|If you are going out to do some rock hounding or|
prospecting, this book (available at Amazon), will
lead you right to many gem deposits with GPS
coordinates. Using this book, one person found more
than $10,000 in diamonds, another found precious
opal and yet another person found some previously
unknown ruby deposits.
|Location Map of the Cedar Rim Opal Field, Wyoming|
|The Silo sits on tons of opal. Essentially all rounded boulders and cobbles are |
opal coated by caliche.
|Hundreds of nodules in road cuts along graded |
roads in the Cedar Rim area in the White
River Formation contain opal.
|Decorative stone tile cut from massive silicified material at Cedar Rim. Specimen contains limestone clasts silicified by|
blue agate, quartz, chalcedony, black opal and common opal.
|Wayne Sutherland and Dan Hausel examine cobble of opal|
from the Cedar Rim deposit.
|Raw black opal sample from Cedar Rim, Wyoming.|
|Common opal under black light, Cedar Rim, Wyoming|
|Variety of agates and dendritic Sweetwater agates from the Granite Mountains, Wyoming.|
|Transparent opal from Cedar Rim|
|Cabochons of common opal from Cedar Rim field.|
|Sketch map of the Cedar Rim opal field showing location of opal discoveries.|
|Transparent opal with color play from Cedar Rim|
Following my reconnaissance investigations of the opal field, I prepared a mineral report and released it to the public. Dozens of people and reporters from around the region stood in line to purchase a copy of the report and headed to the field to stake claims and record the rush. The variety of people included rock hounds, prospectors, laymen, reporters and even some BLM agents. One prospector from northern Colorado who had a history of not being able to see anything even when standing on various outcrops again, proved his unique ability. This individual went to the field, staked a number of claims, and then called my office to find out why he was the only person in the opal field? After some discussion, we determined he had read his map incorrectly (again) and missed the opal field by a township. (by at least 6 miles)!
In the past, this same individual followed up on some of my other reports and had similar problems. In the Iron Mountain kimberlite district, I had mapped a dike, sill, pipe complex of kimberlite and identified a few crypto volcanic structures (that could be kimberlite). He went into the area with a backhole and missed the structures. I finally met him and his crew in the field and pointed out that they were missing the structures by only a few yards. Apparently, they did not want to dig in the depressions as they were "... concerned about getting their backhoe muddy."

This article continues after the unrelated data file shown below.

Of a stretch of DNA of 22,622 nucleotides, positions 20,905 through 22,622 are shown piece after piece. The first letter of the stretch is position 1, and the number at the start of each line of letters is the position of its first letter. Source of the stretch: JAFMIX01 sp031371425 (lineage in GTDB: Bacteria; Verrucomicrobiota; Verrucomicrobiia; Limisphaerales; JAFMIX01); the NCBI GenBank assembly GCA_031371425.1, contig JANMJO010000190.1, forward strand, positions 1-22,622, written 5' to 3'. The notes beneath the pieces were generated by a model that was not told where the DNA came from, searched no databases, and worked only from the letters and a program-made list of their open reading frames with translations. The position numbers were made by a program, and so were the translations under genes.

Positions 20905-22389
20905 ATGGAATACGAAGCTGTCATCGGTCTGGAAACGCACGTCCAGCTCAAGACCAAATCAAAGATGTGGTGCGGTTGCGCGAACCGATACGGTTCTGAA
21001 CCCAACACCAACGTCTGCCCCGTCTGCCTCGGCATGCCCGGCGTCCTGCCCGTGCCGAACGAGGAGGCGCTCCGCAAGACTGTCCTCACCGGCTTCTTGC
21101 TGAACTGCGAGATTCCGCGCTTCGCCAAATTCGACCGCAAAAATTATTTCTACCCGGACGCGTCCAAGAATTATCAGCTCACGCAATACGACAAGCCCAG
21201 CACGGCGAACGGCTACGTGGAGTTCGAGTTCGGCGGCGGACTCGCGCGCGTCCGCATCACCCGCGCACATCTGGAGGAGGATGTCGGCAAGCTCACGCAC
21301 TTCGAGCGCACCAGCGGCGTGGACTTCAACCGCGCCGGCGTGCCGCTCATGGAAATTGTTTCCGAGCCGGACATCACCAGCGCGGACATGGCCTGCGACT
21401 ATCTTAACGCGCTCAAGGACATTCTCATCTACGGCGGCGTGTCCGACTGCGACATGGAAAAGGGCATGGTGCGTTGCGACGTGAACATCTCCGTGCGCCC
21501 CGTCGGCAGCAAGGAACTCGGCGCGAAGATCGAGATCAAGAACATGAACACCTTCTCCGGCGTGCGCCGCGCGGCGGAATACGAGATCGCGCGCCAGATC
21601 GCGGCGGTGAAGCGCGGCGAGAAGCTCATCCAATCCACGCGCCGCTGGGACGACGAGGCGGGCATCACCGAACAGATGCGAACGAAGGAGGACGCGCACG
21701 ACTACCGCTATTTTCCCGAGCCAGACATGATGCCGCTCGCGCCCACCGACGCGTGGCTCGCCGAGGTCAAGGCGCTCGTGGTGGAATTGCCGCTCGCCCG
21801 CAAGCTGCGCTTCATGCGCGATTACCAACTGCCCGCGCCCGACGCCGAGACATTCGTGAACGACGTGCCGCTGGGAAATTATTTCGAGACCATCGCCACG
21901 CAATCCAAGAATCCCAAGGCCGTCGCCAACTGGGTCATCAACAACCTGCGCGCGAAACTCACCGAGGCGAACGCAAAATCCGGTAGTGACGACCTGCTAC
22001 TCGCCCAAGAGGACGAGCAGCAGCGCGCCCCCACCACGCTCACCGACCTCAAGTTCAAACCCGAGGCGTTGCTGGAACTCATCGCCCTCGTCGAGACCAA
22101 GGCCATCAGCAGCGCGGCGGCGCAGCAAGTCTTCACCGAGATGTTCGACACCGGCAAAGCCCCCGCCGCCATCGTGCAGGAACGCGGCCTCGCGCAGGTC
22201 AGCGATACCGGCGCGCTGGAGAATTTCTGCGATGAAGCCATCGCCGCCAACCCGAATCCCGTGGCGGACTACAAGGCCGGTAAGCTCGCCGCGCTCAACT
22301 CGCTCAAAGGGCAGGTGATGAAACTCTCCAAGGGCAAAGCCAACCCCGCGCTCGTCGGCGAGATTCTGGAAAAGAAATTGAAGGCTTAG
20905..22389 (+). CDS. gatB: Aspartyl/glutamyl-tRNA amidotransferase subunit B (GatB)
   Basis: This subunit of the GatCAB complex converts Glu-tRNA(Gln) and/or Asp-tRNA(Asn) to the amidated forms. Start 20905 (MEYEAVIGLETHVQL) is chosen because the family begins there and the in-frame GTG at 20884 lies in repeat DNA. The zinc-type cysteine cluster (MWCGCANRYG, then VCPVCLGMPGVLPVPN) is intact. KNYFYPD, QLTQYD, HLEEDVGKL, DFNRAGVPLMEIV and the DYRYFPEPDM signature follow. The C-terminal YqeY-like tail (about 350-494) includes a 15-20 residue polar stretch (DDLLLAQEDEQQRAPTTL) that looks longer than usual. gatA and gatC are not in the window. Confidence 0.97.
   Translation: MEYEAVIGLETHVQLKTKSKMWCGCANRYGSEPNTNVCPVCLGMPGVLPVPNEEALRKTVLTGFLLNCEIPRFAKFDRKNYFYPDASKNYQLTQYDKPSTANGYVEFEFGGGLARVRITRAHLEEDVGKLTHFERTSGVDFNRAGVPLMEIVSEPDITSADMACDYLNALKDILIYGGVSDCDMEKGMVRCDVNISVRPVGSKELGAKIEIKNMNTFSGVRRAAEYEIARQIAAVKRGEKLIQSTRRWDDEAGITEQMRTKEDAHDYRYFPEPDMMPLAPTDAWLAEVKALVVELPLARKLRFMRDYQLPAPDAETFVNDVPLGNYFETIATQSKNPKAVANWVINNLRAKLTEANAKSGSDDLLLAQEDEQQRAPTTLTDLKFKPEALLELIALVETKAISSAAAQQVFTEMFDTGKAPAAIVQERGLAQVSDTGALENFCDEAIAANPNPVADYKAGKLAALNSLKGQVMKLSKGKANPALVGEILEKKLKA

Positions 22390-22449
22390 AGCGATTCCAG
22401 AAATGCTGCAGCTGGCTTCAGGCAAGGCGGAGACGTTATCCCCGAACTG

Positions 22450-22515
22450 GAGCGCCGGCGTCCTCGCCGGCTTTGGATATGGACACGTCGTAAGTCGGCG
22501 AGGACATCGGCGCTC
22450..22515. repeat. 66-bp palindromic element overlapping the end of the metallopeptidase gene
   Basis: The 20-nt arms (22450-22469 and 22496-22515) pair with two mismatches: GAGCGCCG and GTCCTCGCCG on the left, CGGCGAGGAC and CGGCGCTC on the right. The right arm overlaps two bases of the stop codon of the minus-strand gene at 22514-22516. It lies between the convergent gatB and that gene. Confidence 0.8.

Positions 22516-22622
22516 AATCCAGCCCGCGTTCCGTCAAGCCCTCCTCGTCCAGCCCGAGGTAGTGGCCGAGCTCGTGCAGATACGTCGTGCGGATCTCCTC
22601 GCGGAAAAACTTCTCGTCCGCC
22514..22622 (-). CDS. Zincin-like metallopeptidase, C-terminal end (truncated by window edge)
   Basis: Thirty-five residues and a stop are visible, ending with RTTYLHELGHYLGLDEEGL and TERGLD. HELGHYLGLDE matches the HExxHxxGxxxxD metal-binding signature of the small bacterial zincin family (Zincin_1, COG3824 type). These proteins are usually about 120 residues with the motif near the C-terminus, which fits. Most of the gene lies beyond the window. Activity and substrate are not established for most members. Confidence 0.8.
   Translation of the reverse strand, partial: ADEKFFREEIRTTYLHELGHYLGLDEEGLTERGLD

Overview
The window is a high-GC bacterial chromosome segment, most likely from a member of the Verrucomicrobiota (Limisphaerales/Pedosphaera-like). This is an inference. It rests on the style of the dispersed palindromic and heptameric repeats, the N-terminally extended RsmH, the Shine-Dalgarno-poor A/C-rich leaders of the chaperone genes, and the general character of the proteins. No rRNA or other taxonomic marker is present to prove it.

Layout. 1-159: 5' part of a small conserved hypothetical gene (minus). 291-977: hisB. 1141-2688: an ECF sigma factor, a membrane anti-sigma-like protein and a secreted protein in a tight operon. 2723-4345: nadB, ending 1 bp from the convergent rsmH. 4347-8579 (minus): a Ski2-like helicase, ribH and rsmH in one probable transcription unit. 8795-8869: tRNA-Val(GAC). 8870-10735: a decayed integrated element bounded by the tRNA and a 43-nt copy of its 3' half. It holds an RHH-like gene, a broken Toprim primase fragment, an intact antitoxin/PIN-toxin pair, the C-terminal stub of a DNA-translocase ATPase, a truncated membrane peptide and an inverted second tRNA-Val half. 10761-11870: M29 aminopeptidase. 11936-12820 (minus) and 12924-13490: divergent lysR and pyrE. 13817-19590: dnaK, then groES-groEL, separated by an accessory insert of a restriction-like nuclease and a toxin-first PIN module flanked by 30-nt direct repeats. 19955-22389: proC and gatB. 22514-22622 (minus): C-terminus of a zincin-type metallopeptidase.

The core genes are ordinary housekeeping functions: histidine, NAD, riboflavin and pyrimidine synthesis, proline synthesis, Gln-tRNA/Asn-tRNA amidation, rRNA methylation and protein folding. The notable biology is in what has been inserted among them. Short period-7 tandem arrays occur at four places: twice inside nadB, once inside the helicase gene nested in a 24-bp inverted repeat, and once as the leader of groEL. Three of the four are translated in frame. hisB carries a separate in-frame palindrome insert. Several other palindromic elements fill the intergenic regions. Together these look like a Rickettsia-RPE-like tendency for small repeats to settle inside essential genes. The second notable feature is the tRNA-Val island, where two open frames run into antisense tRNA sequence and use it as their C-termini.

At another discovery site for iolite, this same crew tried to find the location of the iolite gemstones and could not find the deposit. They dug a couple of trenches and completely missed the iolite again. and again, and again. While in the field following their non discovery, I took a sample bag, placed some iolite gneiss in the bag and wrote on the tag, "... this is what it looks like!" and also placed bright orange red ribbons on the outcrop with the words "dig here!". I figured the problem was resolved. But later I received a phone call and was told by the prospector they still could not find the outcrop!
I scheduled a time to meet the prospector and crew in the field to show them the outcrop and for my own curiosity, find out how in the world they could have missed the deposit again. They told me that they avoided digging the outcrop with their backhoe because "... the rock looked hard". What can you say?
Now that they knew where the outcrop was located, they dug a short, very shallow trench and exposed hundreds of thousands of carats of iolite gem material in just one tiny area of the outcrop - but for some reason, they left essentially all of the gem material in the field, which over the years, many prospectors and rock hounds have apparently picked the piles dry!